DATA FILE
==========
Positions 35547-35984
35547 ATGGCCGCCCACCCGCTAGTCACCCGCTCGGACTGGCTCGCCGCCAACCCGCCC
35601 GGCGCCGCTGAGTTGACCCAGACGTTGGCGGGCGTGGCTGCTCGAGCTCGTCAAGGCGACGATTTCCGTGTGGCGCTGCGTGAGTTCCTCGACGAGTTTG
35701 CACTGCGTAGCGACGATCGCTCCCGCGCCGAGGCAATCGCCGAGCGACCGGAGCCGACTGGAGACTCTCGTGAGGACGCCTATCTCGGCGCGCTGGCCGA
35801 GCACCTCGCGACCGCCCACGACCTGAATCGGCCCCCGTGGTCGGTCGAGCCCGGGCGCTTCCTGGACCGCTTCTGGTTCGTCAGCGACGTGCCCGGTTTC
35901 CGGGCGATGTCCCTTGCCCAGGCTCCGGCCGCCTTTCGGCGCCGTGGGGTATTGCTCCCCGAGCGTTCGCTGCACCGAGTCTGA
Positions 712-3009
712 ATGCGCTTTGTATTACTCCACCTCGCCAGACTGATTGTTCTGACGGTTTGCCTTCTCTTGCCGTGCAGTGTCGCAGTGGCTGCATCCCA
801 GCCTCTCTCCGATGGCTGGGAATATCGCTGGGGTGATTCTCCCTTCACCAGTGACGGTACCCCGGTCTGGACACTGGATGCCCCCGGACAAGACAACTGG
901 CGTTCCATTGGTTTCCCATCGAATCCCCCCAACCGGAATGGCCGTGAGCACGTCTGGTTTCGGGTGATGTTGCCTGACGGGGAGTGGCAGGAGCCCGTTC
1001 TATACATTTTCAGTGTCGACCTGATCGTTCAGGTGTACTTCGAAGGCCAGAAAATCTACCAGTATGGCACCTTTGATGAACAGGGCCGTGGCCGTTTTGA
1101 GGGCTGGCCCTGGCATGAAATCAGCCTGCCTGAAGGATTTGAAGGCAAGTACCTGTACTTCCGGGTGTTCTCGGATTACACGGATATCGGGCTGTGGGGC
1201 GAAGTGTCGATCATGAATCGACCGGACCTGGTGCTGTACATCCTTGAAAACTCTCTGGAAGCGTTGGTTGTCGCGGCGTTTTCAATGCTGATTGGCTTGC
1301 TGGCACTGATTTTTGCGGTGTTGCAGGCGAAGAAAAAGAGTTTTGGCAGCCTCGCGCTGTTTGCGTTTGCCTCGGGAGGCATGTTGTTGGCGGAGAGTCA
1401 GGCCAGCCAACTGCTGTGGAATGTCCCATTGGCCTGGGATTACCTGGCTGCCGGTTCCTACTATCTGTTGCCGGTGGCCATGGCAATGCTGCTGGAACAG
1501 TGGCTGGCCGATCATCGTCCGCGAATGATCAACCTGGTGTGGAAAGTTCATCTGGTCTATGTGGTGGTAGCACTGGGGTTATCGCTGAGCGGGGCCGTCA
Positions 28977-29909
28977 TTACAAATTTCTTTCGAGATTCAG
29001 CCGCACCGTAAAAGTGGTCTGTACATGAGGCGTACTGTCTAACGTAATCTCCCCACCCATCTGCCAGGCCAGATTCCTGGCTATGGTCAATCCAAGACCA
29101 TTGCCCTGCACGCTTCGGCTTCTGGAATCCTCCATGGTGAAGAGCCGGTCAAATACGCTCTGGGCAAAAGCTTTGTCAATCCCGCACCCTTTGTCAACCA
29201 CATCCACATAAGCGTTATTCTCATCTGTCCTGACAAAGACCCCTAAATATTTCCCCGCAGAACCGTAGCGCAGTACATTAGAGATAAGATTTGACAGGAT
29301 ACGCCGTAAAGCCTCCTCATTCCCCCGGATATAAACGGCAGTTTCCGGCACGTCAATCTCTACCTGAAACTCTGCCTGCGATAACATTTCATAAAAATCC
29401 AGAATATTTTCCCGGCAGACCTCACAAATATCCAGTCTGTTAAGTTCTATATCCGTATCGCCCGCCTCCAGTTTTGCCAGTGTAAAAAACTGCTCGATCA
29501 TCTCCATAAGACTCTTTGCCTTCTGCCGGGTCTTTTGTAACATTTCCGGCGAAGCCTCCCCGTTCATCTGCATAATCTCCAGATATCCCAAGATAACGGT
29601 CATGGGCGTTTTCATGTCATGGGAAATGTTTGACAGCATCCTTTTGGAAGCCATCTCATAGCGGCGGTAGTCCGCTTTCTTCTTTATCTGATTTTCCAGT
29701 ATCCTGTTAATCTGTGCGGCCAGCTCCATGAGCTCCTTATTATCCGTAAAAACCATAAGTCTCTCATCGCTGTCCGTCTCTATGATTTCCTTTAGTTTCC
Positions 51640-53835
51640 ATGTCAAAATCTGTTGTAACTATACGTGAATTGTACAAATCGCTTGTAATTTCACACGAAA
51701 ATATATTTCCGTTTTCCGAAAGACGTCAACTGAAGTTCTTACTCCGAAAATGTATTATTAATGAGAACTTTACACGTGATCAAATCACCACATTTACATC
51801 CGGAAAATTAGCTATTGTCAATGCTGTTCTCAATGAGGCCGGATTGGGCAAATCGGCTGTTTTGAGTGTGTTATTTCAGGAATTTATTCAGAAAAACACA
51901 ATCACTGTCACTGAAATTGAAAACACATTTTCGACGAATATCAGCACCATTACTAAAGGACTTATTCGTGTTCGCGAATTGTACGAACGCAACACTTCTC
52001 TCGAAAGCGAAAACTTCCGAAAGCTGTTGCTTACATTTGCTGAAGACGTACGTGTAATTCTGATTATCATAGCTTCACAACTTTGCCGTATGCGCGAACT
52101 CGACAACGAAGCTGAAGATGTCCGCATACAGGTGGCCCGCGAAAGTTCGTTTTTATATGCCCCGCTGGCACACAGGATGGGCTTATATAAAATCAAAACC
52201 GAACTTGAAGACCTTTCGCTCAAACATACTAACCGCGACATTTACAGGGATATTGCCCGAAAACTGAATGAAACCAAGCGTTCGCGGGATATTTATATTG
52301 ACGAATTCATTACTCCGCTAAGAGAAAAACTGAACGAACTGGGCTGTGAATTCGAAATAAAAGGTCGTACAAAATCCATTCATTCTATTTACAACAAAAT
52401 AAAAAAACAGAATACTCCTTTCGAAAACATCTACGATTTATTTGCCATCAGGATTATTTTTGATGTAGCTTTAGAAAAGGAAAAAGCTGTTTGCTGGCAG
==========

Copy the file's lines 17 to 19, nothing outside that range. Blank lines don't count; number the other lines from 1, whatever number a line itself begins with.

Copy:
Positions 28977-29909
28977 TTACAAATTTCTTTCGAGATTCAG
29001 CCGCACCGTAAAAGTGGTCTGTACATGAGGCGTACTGTCTAACGTAATCTCCCCACCCATCTGCCAGGCCAGATTCCTGGCTATGGTCAATCCAAGACCA